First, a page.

[plug] Port knocking (ish)

Brad Campbell brad at fnarfbargle.com
Wed Nov 7 21:58:46 AWST 2018

G'day all,

So I've been experimenting on and off with ways of reducing the huge 
volumes of various intrusion/scan attempts on a few services (like ssh, 
imap/imaps and some specific http based stuff) for quite a while now.

My folks use an openwrt router as their gateway and dropbear isn't that 
smart about what you can set it up to do. One of the things it is 
particularly bad at is allowing multiple attempts at different usernames 
in the one connection. As it sends the syslog to me in real time I was 
getting spammed with attempts, so I implemented a simple rule with the 
iptables recent match to require 5 attempts in 120 seconds before it'd 
let the packet through the firewall.

This is kinda interesting because due to it dropping the packets rather 
than rejecting them, the tcp exponential backoff applies and if you wait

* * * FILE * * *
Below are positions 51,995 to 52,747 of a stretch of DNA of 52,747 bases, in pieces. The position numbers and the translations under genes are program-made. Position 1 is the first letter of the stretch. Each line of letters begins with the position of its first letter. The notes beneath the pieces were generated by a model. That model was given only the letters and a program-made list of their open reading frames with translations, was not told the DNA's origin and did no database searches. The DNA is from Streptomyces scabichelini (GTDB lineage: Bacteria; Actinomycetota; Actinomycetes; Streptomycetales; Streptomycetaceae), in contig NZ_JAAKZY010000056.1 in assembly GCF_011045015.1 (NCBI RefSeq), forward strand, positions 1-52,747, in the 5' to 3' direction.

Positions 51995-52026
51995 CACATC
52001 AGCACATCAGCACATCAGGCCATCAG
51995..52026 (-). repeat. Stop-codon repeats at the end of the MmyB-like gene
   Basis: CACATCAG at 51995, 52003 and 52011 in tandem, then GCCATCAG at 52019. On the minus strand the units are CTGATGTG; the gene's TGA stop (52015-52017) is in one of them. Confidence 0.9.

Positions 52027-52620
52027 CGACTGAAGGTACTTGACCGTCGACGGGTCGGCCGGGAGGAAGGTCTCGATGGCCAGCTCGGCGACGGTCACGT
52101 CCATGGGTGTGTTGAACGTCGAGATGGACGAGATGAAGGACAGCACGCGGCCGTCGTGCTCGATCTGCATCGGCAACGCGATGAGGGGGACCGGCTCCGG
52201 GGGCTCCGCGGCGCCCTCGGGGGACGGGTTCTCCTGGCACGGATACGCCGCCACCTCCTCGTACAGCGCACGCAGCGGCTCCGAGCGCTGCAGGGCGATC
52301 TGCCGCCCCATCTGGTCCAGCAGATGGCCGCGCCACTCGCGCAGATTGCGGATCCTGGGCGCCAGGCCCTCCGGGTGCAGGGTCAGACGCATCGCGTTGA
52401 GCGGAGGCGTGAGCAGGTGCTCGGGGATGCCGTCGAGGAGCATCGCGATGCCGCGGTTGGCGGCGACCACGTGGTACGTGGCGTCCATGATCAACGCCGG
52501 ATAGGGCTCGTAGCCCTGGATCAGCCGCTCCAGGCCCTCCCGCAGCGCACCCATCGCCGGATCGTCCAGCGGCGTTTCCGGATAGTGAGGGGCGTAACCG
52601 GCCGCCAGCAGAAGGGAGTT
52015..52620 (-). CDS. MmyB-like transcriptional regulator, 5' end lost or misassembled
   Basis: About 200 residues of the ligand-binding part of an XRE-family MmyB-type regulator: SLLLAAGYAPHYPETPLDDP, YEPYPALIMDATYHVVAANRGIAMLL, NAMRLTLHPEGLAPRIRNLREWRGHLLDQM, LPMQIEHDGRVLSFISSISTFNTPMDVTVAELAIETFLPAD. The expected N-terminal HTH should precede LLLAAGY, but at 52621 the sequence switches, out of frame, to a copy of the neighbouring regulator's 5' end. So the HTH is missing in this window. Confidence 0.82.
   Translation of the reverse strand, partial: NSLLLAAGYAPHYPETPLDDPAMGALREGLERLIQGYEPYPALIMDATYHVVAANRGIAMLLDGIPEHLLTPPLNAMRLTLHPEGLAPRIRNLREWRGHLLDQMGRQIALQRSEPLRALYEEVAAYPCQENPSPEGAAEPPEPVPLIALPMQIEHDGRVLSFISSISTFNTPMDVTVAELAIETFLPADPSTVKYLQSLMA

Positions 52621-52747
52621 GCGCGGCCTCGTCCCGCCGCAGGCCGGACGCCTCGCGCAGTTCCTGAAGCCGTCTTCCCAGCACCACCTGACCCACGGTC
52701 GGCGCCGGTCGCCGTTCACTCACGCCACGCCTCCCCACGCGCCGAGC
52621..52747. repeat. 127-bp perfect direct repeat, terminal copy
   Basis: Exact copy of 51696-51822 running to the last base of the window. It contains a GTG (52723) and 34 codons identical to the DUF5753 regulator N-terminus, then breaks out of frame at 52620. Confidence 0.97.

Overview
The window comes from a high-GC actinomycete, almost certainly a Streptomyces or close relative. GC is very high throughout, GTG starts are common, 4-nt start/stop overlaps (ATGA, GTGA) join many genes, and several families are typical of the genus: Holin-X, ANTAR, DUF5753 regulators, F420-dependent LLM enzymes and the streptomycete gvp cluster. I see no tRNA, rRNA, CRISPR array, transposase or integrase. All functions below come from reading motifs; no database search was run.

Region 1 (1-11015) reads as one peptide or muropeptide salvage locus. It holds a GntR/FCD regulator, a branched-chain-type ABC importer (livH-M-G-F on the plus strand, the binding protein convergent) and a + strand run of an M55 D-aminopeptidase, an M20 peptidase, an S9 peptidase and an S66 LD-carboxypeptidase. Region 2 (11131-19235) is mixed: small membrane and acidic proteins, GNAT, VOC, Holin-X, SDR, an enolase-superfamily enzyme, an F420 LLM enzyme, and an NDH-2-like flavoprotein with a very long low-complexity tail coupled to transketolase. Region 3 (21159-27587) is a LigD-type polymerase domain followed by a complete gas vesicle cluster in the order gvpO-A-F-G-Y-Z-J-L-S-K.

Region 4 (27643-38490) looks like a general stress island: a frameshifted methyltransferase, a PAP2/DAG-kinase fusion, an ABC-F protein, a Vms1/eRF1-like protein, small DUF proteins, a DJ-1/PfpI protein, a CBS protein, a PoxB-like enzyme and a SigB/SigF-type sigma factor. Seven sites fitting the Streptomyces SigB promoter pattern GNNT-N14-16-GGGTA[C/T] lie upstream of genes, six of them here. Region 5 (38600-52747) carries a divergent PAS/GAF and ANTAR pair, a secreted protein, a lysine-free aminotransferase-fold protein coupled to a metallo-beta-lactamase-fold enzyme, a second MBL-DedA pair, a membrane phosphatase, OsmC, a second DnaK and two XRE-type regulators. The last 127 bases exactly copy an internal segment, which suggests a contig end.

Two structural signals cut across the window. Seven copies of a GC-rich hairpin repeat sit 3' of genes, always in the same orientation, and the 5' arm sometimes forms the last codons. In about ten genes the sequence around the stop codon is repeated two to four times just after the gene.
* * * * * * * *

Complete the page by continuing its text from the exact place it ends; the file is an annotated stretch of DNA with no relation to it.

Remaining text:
long enough you'll get 5 syn packets in less than 120 seconds and you 
are in.

*however*, scanners don't do this. At most I've recorded 3 packets 
before they've given up, so this little 5 in 120 rule has dropped the 
ssh attempts to zero. Nice.

Tonight I set about applying that to my server at home. I have 3 exposed 
services that really cop a hammering, and applying this rule to those 3 
has just killed it _dead_. I'm monitoring the recent matches in real 
time and it has become very apparent that all these bots work the same 
way. One, maybe 2 syn packets. No response. Give up.

Best of all, precisely *because* tcp will retry with backoff, it hasn't 
in any way impacted my ability to access this stuff from outside short 
of adding ~20 seconds of delay to the initial connect (which as I use 
them infrequently I'm more than willing to trade).

Just in case it's interesting, here's the firewall snippet for ssh :
#------------------ Port knock SSH --------------------------#
# Require 5 attempts at SSH in 120 seconds to unlock the connection
$IPTABLES -A INPUT -i $DMZ -p tcp --dport ssh -m conntrack --ctstate NEW 
-m recent --set --name SSHP
# If we've met the criteria then Accept
$IPTABLES -A INPUT -i $DMZ -p tcp --dport ssh -m conntrack --ctstate NEW 
-m recent --update --name SSHP --reap --seconds 30 --hitcount 5 -j ACCEPT
# If we haven't met the criteria then Reject
$IPTABLES -A INPUT -i $DMZ -p tcp --dport ssh -m conntrack --ctstate NEW 
-m recent ! --rcheck --name SSHP --seconds 120 --hitcount 5 -j DROP

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